|"Make each day your masterpiece." |
Coach Wooden and the Class of 2015
Just over a year ago my mom underwent surgery. It was eighth grade field day and I received text updates from my sister as I watched my students soaking in the sun and pools. I stood with my feet in the grass enjoying a few final hours with these students, but my mind often drifted to my mom, hoping for the best.
Over the next few days, Mom’s condition worsened so I flew up to Oregon to be with her and for the first time in fifteen years, I missed Emerson’s graduation. I sat in a cold hospital room while my students crossed the stage, making their way out of my classroom and into the world.
That is when I began months of missing, missing the students I never said goodbye to, and missing my mom who never recovered and crossed over a few days later. In these months of missing, I lived in the memories of the past. I remembered many moments with my students from the school year, and I remembered a lifetime of moments with my mom.
I was still remembering and missing when this school year began. My drive home was always the hardest part of my day. I used to call my mom each day as I drove home and as I navigated the busy LA streets, those streets bore witness to many tender moments of grief. At school, I missed the familiarity of my former students and thought of them as they started at high schools all over the city, hoping only for the absolute best for all of them.
But as the days and weeks passed, as summer gave way to fall, I started to move into the present. Instead of grieving for my mom as I drove home from work I began to think about what she might say to me today. As I got to know my new students, they brought with them joy, curiosity, and new stories to share.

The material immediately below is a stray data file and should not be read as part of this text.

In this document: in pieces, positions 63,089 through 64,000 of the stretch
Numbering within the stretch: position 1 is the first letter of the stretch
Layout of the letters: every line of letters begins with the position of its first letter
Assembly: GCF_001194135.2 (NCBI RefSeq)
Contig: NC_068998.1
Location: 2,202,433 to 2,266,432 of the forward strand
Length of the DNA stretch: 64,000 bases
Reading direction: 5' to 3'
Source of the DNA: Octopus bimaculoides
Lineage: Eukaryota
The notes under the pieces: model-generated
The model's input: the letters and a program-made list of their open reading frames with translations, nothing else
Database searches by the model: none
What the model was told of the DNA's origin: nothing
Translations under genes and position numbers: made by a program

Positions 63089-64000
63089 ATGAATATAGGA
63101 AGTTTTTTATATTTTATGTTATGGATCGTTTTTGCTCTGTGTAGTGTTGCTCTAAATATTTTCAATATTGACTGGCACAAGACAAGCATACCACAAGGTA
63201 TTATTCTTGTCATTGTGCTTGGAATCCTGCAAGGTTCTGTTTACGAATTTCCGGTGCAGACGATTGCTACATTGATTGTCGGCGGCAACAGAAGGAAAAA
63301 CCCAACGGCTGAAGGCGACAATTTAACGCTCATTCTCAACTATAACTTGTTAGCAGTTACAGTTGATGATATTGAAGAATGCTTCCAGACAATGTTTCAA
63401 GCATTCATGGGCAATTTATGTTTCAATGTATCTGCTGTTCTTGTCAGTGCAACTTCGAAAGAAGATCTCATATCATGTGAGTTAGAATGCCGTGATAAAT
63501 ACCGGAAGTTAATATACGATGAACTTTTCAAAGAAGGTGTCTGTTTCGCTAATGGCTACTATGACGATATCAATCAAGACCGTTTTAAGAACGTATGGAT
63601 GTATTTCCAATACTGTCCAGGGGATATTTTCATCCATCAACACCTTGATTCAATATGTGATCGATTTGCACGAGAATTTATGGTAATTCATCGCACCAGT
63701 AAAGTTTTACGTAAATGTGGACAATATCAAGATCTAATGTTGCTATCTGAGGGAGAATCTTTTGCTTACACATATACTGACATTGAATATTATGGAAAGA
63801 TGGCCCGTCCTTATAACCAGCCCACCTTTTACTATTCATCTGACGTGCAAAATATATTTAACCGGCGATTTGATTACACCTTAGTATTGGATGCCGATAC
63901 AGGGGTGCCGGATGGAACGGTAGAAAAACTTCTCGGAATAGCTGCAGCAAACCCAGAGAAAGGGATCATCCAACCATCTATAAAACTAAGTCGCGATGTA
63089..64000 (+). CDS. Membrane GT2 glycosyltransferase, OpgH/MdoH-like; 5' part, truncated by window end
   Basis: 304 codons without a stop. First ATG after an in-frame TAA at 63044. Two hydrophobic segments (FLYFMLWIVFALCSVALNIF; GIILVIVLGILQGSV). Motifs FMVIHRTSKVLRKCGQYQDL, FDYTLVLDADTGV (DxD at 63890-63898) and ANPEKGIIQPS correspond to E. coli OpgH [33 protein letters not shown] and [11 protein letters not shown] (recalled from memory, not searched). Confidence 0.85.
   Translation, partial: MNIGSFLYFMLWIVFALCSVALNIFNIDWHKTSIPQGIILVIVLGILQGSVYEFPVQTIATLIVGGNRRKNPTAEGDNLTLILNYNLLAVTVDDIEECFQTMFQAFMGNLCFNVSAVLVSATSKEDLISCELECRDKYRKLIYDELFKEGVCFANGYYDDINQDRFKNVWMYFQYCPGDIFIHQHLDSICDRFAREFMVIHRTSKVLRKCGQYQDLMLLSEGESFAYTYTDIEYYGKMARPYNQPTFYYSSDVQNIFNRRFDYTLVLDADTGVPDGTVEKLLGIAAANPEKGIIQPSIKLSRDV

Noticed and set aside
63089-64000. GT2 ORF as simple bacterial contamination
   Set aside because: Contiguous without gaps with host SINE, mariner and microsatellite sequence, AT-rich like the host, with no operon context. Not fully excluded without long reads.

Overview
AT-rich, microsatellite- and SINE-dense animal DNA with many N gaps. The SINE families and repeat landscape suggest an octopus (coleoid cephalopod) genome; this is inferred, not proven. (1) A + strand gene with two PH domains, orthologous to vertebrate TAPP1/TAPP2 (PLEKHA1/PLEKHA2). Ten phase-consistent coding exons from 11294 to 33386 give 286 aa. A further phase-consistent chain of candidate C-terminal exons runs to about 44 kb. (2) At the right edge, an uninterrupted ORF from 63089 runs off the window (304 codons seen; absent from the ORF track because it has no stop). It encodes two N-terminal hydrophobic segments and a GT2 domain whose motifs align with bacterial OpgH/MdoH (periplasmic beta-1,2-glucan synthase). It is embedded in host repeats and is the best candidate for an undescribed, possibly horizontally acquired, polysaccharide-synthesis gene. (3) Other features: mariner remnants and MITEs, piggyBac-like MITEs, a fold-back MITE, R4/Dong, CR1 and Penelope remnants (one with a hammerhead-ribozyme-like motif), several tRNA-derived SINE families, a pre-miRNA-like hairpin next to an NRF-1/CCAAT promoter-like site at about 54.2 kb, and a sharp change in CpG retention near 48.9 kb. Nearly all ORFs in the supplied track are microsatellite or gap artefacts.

Great American essayist Ralph Waldo Emerson says, “Finish every day and be done with it. You have done what you could.”
I needed these words to remind me to let go of all my yesterdays and begin again to live: today. I needed these words to help me remember my mom and my former students, to allow them to continue to teach me, but I needed to stay grounded in the present, to be here: today.
Emerson also says, “Write it on your heart that every day is the best day in the year.”
Today this might be easier to do than every other day because today is your graduation. Today we celebrate all you have accomplished; all of your hard work and perseverance but isn’t that what every day is? Hasn’t every today been built on all of the hard work of every day that came before?
Yes. I am the sum of all of my days, as are you, but I will try to let go of yesterday and live in today, in the present, in the moment, with you, the people who with me share these days, these experiences, these moments.
While I was with my mom in her final days, I read Ruth Ozeki’s novel, A Tale for the Time Being. In it one of the narrators states: “A time being is someone who lives in time, and that means you, and me, and every one of us who is, or was, or ever will be.”
My mom was a time being and because she continues to be with me, she is forever one of my time beings. You, every one of you, is a time being, as are all of my students from last year and the year before that. You are all my time beings as are all of my students yet to come.
So as you cross this stage and graduate into a new chapter in your life, I urge you to live each day. Let go of yesterday, be done with it, and make space in today for all of your time beings. Stay present in your life. Remember the past, learn from it, and then let it go. Coach John Wooden says, “Make each day your masterpiece.” I cannot wait to see what you create in your lifetime of todays.